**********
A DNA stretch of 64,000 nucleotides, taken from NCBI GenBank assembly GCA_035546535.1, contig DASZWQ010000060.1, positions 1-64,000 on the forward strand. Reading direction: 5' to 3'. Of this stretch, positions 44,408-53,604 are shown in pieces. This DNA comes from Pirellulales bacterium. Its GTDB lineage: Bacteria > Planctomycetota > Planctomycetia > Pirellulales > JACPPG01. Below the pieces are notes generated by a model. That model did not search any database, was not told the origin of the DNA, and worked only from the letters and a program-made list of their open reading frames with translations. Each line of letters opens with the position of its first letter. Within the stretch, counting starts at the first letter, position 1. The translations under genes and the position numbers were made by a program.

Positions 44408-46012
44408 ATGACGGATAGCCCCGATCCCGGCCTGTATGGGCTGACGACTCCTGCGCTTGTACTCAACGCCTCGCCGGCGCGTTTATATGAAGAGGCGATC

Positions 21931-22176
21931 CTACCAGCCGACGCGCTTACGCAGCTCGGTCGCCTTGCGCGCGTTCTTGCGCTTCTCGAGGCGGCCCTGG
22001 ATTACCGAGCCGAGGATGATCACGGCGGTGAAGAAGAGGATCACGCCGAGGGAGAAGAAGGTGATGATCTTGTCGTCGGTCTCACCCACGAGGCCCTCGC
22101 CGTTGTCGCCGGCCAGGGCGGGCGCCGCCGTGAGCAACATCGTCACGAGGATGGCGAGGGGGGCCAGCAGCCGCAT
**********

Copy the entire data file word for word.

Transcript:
A DNA stretch of 64,000 nucleotides, taken from NCBI GenBank assembly GCA_035546535.1, contig DASZWQ010000060.1, positions 1-64,000 on the forward strand. Reading direction: 5' to 3'. Of this stretch, positions 44,408-53,604 are shown in pieces. This DNA comes from Pirellulales bacterium. Its GTDB lineage: Bacteria > Planctomycetota > Planctomycetia > Pirellulales > JACPPG01. Below the pieces are notes generated by a model. That model did not search any database, was not told the origin of the DNA, and worked only from the letters and a program-made list of their open reading frames with translations. Each line of letters opens with the position of its first letter. Within the stretch, counting starts at the first letter, position 1. The translations under genes and the position numbers were made by a program.

Positions 44408-46012
44408 ATGACGGATAGCCCCGATCCCGGCCTGTATGGGCTGACGACTCCTGCGCTTGTACTCAACGCCTCGCCGGCGCGTTTATATGAAGAGGCGATC

Positions 21931-22176
21931 CTACCAGCCGACGCGCTTACGCAGCTCGGTCGCCTTGCGCGCGTTCTTGCGCTTCTCGAGGCGGCCCTGG
22001 ATTACCGAGCCGAGGATGATCACGGCGGTGAAGAAGAGGATCACGCCGAGGGAGAAGAAGGTGATGATCTTGTCGTCGGTCTCACCCACGAGGCCCTCGC
22101 CGTTGTCGCCGGCCAGGGCGGGCGCCGCCGTGAGCAACATCGTCACGAGGATGGCGAGGGGGGCCAGCAGCCGCAT